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The Persuasive Effects of Direct Mail: A Regression Discontinuity Approach

Author

Listed:
  • Alan Gerber
  • Daniel Kessler
  • Marc Meredith

Abstract

During the contest for Kansas attorney general in 2006, an organization sent out 6 pieces of mail criticizing the incumbent's conduct in office. We exploit a discontinuity in the rule used to select which households received the mailings to identify the causal effect of mail on vote choice and voter turnout. We find these mailings had both a statistically and politically significant effect on the challenger's vote share. Our estimates suggest that a ten percentage point increase in the amount of mail sent to a precinct increased the challenger's vote share by approximately three percentage points. Furthermore, our results suggest that the mechanism for this increase was persuasion rather than mobilization.

Suggested Citation

  • Alan Gerber & Daniel Kessler & Marc Meredith, 2008. "The Persuasive Effects of Direct Mail: A Regression Discontinuity Approach," NBER Working Papers 14206, National Bureau of Economic Research, Inc.
  • Handle: RePEc:nbr:nberwo:14206
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    References listed on IDEAS

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    1. Stefano DellaVigna & Ethan Kaplan, 2007. "The Fox News Effect: Media Bias and Voting," The Quarterly Journal of Economics, Oxford University Press, vol. 122(3), pages 1187-1234.
    2. Grossman, Gene M & Helpman, Elhanan, 1994. "Protection for Sale," American Economic Review, American Economic Association, vol. 84(4), pages 833-850, September.
    3. David S. Lee, 2001. "The Electoral Advantage to Incumbency and Voters' Valuation of Politicians' Experience: A Regression Discontinuity Analysis of Elections to the U.S..," NBER Working Papers 8441, National Bureau of Economic Research, Inc.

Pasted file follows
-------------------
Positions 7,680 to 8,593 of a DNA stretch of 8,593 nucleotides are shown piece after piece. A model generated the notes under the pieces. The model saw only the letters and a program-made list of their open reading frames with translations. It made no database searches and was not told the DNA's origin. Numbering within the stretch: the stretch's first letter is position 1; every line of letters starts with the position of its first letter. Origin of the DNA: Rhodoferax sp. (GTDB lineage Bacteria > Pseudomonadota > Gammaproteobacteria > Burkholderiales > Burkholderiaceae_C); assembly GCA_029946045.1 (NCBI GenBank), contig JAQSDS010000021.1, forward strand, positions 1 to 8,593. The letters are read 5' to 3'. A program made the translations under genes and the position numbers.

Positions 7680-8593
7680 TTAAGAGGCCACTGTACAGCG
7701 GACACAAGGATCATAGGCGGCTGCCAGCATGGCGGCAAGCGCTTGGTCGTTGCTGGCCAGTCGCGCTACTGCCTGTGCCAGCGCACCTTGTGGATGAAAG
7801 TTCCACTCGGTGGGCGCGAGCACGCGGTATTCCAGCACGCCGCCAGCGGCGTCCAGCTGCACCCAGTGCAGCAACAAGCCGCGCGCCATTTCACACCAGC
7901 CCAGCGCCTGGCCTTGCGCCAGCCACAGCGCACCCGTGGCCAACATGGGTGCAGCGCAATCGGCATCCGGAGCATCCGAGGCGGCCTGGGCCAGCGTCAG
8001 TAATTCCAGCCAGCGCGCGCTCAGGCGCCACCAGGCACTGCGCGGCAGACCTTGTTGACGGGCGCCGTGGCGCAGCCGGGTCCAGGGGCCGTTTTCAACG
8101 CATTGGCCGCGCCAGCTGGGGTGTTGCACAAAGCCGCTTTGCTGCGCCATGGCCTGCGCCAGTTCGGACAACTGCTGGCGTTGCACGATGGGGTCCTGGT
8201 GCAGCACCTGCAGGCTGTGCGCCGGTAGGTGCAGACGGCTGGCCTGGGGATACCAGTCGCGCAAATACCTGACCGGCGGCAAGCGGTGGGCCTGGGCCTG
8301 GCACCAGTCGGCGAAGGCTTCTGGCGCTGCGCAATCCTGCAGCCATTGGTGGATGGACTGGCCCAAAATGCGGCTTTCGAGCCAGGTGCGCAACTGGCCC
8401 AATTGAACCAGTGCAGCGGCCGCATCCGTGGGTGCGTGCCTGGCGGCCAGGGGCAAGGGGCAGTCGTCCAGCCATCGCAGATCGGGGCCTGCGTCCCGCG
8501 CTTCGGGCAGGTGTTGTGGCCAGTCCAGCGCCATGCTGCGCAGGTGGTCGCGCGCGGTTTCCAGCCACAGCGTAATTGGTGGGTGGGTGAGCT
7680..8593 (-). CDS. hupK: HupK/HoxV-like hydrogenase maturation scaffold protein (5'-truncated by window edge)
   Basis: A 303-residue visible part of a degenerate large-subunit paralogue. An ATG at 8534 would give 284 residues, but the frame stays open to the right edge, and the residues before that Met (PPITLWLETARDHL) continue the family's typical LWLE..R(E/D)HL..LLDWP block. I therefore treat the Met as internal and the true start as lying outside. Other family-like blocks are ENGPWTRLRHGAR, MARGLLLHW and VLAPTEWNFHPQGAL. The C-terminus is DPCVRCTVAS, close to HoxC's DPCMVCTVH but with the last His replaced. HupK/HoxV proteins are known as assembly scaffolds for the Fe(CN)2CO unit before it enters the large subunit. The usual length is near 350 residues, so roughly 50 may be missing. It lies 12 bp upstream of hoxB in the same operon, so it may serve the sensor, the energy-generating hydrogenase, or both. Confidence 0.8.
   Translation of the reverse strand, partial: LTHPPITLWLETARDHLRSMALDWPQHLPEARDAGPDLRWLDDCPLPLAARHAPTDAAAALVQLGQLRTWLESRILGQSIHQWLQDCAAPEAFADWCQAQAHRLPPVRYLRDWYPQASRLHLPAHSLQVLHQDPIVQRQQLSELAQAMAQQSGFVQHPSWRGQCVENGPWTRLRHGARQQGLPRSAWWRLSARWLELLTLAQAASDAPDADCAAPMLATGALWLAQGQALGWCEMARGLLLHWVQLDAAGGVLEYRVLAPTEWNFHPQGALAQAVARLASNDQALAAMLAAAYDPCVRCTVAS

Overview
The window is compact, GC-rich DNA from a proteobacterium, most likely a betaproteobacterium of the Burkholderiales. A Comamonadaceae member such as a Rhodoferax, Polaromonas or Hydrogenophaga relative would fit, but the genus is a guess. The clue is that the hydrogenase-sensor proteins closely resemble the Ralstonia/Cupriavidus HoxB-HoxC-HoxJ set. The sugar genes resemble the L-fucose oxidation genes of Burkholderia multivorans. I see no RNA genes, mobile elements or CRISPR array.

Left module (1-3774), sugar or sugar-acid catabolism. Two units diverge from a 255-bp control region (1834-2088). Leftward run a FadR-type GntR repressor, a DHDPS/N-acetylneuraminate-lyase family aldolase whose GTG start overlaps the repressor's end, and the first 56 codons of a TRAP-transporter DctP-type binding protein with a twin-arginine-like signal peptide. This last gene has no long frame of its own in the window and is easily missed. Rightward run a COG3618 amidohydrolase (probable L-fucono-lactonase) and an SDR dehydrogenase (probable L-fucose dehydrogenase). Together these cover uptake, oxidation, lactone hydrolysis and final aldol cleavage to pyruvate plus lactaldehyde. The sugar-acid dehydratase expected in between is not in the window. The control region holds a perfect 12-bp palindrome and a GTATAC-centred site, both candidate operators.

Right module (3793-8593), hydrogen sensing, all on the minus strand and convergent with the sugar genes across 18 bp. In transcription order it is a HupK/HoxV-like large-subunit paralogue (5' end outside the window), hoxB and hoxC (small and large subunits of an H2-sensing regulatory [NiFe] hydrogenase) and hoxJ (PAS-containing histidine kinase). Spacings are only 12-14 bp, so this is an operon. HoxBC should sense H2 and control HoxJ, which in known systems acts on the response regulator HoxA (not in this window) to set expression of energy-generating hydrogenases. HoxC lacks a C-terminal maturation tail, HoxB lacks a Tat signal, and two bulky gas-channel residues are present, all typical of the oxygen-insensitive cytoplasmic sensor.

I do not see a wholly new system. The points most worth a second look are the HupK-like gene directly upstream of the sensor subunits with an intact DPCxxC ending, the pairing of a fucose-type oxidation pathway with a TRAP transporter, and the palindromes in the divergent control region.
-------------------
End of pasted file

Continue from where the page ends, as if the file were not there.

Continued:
4. Ferraz, Claudio & Finan, Frederico S., 2008. "Motivating Politicians: The Impacts of Monetary Incentives on Quality and Performance," IZA Discussion Papers 3411, Institute for the Study of Labor (IZA).
    5. repec:cup:apsrev:v:94:y:2000:i:03:p:653-663_22 is not listed on IDEAS
    6. Levitt, Steven D, 1994. "Using Repeat Challengers to Estimate the Effect of Campaign Spending on Election Outcomes in the U.S. House," Journal of Political Economy, University of Chicago Press, vol. 102(4), pages 777-798, August.
    7. Stephen Ansolabehere & John M. de Figueiredo & James M. Snyder Jr, 2003. "Why is There so Little Money in U.S. Politics?," Journal of Economic Perspectives, American Economic Association, vol. 17(1), pages 105-130, Winter.
    8. Hahn, Jinyong & Todd, Petra & Van der Klaauw, Wilbert, 2001. "Identification and Estimation of Treatment Effects with a Regression-Discontinuity Design," Econometrica, Econometric Society, vol. 69(1), pages 201-209, January.
    9. Matthew Gentzkow, 2006. "Television and Voter Turnout," The Quarterly Journal of Economics, Oxford University Press, vol. 121(3), pages 931-972.
    10. repec:cup:apsrev:v:92:y:1998:i:02:p:401-411_21 is not listed on IDEAS
    11. David P. Baron, 1989. "Service-Induced Campaign Contributions and the Electoral Equilibrium," The Quarterly Journal of Economics, Oxford University Press, vol. 104(1), pages 45-72.
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    Cited by:

    1. Priit Vahter & Jaan Masso, 2011. "The Link between Innovation and Productivity in Estonia???s Service Sectors," William Davidson Institute Working Papers Series wp1012, William Davidson Institute at the University of Michigan.
    2. Mairesse, Jacques & Mohnen, Pierre, 2010. "Using Innovation Surveys for Econometric Analysis," Handbook of the Economics of Innovation, Elsevier.

    More about this item

    JEL classification:

    • D70 - Microeconomics - - Analysis of Collective Decision-Making - - - General

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